Trigger warnings demean feminism. Here’s why. | FACTUAL FEMINIST

Trigger warnings demean feminism. Here’s why. | FACTUAL FEMINIST

October 28, 2019 100 By Stanley Isaacs


At a recent feminist conference in London,
the attendees were advised NOT to clap their hands. Clapping, it seems, could trigger anxiety
in the speakers and the participants. So instead, the audience was urged to express approval
with something called “feminist jazz hands.” So far, Jazz Hands have not caught on in the
United States, but trigger warnings have become de rigueur on many college campuses. Well,
what exactly are trigger warnings and are they something we should welcome? That’s
coming up next on the Factual Feminist. Trigger warnings developed in the feminist blogosphere,
and typically they appeared at the beginning of articles to alert readers to potentially
upsetting content about sexual assault or other violence. These were thought that could
trigger traumatic memories in survivors. Well in recent years these warnings have moved
from blogs to newspapers to classrooms. Professors at schools like Oberlin, Rutgers, and UCSB
have been urged to place “trigger warnings” on reading lists with books like The Great
Gatsby or Things Fall Apart—these need warnings because they include upsetting descriptions
of misogyny, sexual violence, racism, colonialism. As a UCSB lit major, Bailey Loverin, explained
in the New York Times, “without a trigger warning, a survivor might black out, become
hysterical or feel forced to leave the room.” There has been a lot of pushback against the
culture of trigger warnings. But to no avail. And the list of triggering events and materials
it just keeps growing. In its summary of potential triggers, Geek Feminism Wiki mentions topics
body shaming and eating disorders. It notes that members of a fertility support group
might require warnings for pregnancy announcements. And it turns out a trigger warning itself
can be triggering. The Factual Feminist is concerned. I don’t view trigger warnings as
a wholesome development–for so many reasons. I’ll mention three: First, trigger warnings
have no basis in the scientific literature. Richard McNally, a Harvard psychologist and
expert on anxiety disorders, recently published a review of the relevant research which suggests
that these warnings do more harm than good. It turns out that most trauma victims are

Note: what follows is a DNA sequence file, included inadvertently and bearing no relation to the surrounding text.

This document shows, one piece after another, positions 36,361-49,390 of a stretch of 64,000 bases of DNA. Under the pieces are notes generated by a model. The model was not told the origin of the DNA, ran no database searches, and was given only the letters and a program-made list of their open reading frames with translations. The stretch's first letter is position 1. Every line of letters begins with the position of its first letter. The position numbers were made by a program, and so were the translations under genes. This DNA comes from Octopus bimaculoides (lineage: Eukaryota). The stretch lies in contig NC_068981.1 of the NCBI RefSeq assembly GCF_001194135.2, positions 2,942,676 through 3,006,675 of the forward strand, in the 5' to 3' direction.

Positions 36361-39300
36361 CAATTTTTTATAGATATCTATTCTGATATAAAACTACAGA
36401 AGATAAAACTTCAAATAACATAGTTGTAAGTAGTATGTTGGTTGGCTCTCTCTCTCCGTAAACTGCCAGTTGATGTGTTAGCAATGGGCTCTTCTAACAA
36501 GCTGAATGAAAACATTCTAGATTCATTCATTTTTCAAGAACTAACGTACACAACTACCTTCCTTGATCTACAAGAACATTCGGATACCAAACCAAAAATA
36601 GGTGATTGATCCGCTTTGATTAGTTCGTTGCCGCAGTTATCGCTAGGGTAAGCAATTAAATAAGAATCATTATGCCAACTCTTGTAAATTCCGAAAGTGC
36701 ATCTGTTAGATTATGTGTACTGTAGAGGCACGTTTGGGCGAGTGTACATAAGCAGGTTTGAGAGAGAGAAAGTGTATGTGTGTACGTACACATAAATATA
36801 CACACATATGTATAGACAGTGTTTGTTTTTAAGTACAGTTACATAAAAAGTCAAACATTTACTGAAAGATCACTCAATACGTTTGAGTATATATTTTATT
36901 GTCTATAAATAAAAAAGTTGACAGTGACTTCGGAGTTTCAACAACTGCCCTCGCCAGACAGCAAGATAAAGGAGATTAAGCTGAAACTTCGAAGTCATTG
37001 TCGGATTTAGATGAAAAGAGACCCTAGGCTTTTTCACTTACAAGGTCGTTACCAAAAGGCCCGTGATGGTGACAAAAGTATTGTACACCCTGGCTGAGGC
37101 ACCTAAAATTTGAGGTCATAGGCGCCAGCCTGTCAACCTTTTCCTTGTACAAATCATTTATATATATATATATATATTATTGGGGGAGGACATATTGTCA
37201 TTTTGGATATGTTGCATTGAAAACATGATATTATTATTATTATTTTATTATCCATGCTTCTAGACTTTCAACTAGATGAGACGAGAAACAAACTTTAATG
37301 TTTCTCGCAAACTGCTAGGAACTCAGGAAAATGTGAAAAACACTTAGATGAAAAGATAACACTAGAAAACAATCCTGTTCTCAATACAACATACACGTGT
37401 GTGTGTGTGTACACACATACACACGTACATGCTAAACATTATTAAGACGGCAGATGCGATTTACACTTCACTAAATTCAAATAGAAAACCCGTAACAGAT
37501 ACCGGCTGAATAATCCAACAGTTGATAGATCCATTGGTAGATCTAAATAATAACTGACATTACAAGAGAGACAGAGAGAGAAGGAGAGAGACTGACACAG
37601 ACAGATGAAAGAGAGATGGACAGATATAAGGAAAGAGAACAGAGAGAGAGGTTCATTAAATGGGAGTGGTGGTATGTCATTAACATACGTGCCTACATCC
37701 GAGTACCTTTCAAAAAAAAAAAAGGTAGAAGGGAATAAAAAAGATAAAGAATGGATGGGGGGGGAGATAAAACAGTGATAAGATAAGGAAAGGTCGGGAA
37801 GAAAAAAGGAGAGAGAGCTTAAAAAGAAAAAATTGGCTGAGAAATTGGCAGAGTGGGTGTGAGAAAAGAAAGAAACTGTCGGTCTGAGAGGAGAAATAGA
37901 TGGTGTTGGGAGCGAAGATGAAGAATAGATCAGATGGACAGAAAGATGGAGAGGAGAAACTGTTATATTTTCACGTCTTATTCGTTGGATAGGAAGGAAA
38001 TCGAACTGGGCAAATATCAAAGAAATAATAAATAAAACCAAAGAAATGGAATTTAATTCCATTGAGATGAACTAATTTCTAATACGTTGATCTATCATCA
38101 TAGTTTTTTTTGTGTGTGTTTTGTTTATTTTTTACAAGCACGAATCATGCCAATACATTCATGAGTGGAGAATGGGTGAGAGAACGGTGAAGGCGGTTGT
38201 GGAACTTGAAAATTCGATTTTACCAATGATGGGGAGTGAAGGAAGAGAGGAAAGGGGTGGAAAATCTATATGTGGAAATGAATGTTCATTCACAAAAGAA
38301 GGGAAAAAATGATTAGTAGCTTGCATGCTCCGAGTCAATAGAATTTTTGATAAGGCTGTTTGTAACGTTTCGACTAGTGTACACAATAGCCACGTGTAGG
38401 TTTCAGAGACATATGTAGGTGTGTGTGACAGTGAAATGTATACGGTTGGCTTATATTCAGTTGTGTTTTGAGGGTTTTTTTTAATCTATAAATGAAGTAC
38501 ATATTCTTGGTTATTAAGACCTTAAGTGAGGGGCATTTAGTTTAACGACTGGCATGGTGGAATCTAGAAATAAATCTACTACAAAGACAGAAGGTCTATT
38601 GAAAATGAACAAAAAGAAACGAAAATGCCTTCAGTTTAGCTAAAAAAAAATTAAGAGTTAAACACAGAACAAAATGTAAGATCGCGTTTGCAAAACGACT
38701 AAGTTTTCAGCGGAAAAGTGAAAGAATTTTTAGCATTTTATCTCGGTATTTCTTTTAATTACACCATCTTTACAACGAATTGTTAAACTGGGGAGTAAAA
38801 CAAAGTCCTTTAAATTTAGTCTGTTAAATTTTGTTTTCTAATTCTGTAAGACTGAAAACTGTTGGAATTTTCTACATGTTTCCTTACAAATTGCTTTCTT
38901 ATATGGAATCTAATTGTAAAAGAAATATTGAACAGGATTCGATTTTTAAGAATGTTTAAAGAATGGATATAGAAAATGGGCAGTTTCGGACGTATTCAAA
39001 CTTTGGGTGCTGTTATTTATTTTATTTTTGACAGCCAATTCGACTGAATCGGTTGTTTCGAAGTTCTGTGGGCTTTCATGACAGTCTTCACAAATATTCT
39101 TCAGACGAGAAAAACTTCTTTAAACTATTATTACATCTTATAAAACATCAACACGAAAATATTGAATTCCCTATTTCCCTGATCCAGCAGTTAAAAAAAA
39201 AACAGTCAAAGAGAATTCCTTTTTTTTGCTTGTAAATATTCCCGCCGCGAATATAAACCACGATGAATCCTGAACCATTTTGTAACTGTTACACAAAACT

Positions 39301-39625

resilient, they don’t need therapy and certainly don’t need trigger warnings. For the small
percentage who suffer from Post-traumatic Stress Disorder, trigger warnings appear to
be counter-productive. “Avoidance,” says McNally, “reinforces PTSD. Conversely, systematic
exposure to triggers and the memories they provoke is the most effective means of overcoming
the disorder.” Now second objection, trigger warnings are creating a hostile environment
for critical thinking and free expression. Professors at leading colleges and universities
have to carefully scan their classroom materials for anything that might conceivably make a
student uncomfortable. A Harvard Law School professor, Jeannie Suk, recently published
an article in The New Yorker about how law school students are now demanding trigger
warnings for any discussion of sexual violence, and some are saying that this shouldn’t
be taught at all. Too upsetting. Too disturbing. Another professor wrote about his fear of
accidentally saying something insensitive and unleashing a mob of aggrieved students
“carrying mattresses to your office hours” or “starting a twitter petition demanding
you chop off your hand in repentance.” It’s the custom on some campuses for traumatized
students to gather in “survival circles” where they give each other shoulder massages
and share feelings and offer mutual support. But the classroom is not massage therapy,
it’s not a feelings circle—it is supposed to prepare students for life and its inevitable
challenges. Finally—I want to say this—Trigger warnings are embarrassing to women and to
feminism. They convey the idea that women are helpless children –delicate little injured
birds who cannot cope with clapping. When Brown University hosted a debate about statistics
on sexual assault, activists provided a safe room for students who were triggered by the
presence of a speaker who would “invalidate their experience.” As Judith Shulevitz described
it in the New York Times, these safe rooms come equipped with cookies, coloring books,
bubbles, Play-Doh, calming music, pillows, blankets, even a video of frolicking puppies.
This is what women’s liberation has come to? Well what do you agree that it’s time
to pull the trigger on trigger warnings. Or am I missing something? Would you like to
see clapping replaced with Jazz Hands. Would that make you feel safer? Let me know in the
comments. And please follow me on Facebook and Twitter. Thank you for watching the Factual
Feminist.